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The first thing that comes to my non-English speaker's mind when seeing "IE" is Internet Explorer.

My English-speaker's mind reacts the same way.

Roland Hutchinson Will play viola da gamba for food.

NB mail to my.spamtrap (at) verizon.net is heavily filtered to remove spam. If your message looks like spam I may not see it.
IR means something to an electrical engineer, but what does IE, by itself, mean?

Isn't it Japanese for "NO"?
Cheers,
Daniel.
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IR means something to an electrical engineer, but what does ... the current wave and the voltage wave in the circuit.

It would be unusual to put 'W=IE'. Instead, 'W=IV' (or 'VI'). 'E' is normally the EMF - the 'electromotive force' (the open-circuit voltage) - so there ain't no 'I'. As I always use lower case (normally without the dots) I have never had a problem!

Engineers use lower case if the I or the E is alternating current or voltage. No engineer I've ever known writes W=IE, but many people write P=IE, engineers and non-technical people alike.
Regards,
Chuck Riggs
Near Dublin, Ireland
The Oxford dictionaries have joined the modern British trend of ... Andrew Heenan probably doesn't know what that meaining is either.

IR means something to an electrical engineer, but what does IE, by itself, mean? W = IE is useful, but ... across the device and theta is the phase difference between the current wave and the voltage wave in the circuit.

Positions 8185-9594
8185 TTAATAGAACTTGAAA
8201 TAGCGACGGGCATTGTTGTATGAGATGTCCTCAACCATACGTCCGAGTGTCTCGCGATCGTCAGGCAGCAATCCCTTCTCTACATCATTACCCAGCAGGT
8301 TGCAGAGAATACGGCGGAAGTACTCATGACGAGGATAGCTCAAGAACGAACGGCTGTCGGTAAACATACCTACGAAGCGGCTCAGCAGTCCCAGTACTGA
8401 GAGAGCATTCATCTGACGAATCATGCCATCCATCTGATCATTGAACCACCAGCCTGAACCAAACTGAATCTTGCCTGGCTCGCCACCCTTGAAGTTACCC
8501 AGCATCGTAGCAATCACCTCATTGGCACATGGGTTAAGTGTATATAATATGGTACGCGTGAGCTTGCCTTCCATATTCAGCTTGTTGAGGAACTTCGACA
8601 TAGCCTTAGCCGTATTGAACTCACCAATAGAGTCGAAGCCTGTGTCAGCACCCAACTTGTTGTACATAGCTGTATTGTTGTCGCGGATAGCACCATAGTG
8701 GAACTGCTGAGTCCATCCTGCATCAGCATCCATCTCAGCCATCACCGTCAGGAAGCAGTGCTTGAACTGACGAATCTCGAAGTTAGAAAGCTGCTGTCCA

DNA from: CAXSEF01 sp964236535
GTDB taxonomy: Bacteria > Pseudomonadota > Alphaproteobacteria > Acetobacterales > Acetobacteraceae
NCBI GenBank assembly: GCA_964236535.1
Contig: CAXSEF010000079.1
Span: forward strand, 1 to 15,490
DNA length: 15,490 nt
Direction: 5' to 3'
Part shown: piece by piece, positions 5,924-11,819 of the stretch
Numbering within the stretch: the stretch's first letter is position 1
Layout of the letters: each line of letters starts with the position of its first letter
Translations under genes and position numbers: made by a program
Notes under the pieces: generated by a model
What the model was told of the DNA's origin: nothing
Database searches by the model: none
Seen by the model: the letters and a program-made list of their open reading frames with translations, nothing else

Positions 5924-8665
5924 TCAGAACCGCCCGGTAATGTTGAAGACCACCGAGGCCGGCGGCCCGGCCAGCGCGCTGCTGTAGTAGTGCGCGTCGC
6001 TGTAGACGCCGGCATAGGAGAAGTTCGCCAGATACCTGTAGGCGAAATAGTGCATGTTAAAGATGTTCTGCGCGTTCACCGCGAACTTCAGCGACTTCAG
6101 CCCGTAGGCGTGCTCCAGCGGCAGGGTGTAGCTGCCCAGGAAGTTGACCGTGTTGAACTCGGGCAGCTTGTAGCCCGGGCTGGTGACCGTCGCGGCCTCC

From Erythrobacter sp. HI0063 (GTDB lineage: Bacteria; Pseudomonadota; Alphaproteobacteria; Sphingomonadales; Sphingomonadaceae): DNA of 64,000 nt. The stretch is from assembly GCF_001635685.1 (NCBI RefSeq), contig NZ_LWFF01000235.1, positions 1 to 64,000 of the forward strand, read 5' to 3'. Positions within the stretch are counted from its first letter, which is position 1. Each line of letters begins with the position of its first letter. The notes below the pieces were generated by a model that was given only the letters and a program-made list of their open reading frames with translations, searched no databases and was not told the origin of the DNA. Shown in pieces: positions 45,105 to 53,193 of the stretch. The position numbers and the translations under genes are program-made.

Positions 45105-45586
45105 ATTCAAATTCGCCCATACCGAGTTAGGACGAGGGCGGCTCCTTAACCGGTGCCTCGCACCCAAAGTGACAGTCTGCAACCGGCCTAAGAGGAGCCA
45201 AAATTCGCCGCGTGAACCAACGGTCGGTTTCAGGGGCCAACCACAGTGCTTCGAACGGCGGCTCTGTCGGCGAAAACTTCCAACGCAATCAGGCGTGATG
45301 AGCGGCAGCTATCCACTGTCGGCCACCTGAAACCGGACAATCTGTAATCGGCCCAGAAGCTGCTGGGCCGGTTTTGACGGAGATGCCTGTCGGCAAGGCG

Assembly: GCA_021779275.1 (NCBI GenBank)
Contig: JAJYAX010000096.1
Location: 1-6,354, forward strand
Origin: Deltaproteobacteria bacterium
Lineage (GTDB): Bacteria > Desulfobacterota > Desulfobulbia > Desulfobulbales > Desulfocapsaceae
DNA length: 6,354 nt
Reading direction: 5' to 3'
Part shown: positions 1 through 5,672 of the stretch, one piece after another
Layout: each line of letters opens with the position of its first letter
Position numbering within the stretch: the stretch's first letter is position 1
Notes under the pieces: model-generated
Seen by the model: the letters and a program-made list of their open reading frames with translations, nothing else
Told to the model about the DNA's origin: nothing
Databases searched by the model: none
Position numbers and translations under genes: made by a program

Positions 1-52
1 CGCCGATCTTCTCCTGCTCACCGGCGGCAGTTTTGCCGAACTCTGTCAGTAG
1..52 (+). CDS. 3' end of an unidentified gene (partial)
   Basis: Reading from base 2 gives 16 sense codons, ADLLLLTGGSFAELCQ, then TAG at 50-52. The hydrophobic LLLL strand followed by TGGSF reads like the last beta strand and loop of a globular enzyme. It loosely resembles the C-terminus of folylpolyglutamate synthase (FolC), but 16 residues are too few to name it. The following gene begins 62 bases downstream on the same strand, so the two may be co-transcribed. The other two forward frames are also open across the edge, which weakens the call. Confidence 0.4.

The cononical letter is phi, as in P = V I cos(phi)

Jan
I know that: i.e. = That is e.g. = For example I have two questions about their use: 1. Should ... "that is" and "for example" in the main body of a document and only use i.e. and e.g. inside parentheses.

I haven't had time to read much of the thread, so I haven't considered all aspects of this, but rather than stay silent (me?) I think that you make a good suggestion.
I think the use of those two abbreviations often looks pretentious, especially when people use the wrong one and plainly don't know what they mean. There is little or no reason not to use real English words in most cases. We're not short of space, and we're not medieval writers writing footnotes.
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IR means something to an electrical engineer, but what does IE, by itself, mean?

Isn't it Japanese for "NO"?

Hi, although more strictly, "ie" is "household" in Japanese, according to Wiki, with "iee" being "no".

Regards,
Chuck Riggs
Near Dublin, Ireland
IR means something to an electrical engineer, but what does IE, by itself, mean?

Isn't it Japanese for "NO"?

Hi, although more strictly, "ie" is "household" in Japanese, according to Wiki, with "iee" being "no".
Correction: Japanese "Hi", for English "yes", is usually spelled "Hai", according to Wiki.

Regards,
Chuck Riggs
Near Dublin, Ireland
The Oxford dictionaries have joined the modern British trend of ... Andrew Heenan probably doesn't know what that meaining is either.

IR means something to an electrical engineer, but what does IE, by itself, mean?

Back when I was at Stanford, IE was "Industrial Engineering", a department (technically "Industrial Engineering and Engineering Management", but typically just "IE") in the School of Engineering, described as being "concerned with how best to organize people, information, money, and materials to produce and distribute services and products". Looking at the current web site, the department merged with the departments of Operations Research ("OR") and Engineering Economic Systems ("EES") to form the Department of Management Science and Engineering.
To others, of course, it would be "Internet Explorer", "Indo-European" or even, perhaps, "Ireland".

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(about various possible meanings of "IE")
To others, of course, it would be "Internet Explorer", "Indo-European" or even, perhaps, "Ireland".

IE=W; i e, Amps times volts equals watts; e g, if you have a 100-watt bulb connected to a 120-volt power source, then I=W/E or about 0.83 amps.

Bob Cunningham, Southern California, USA. Western American English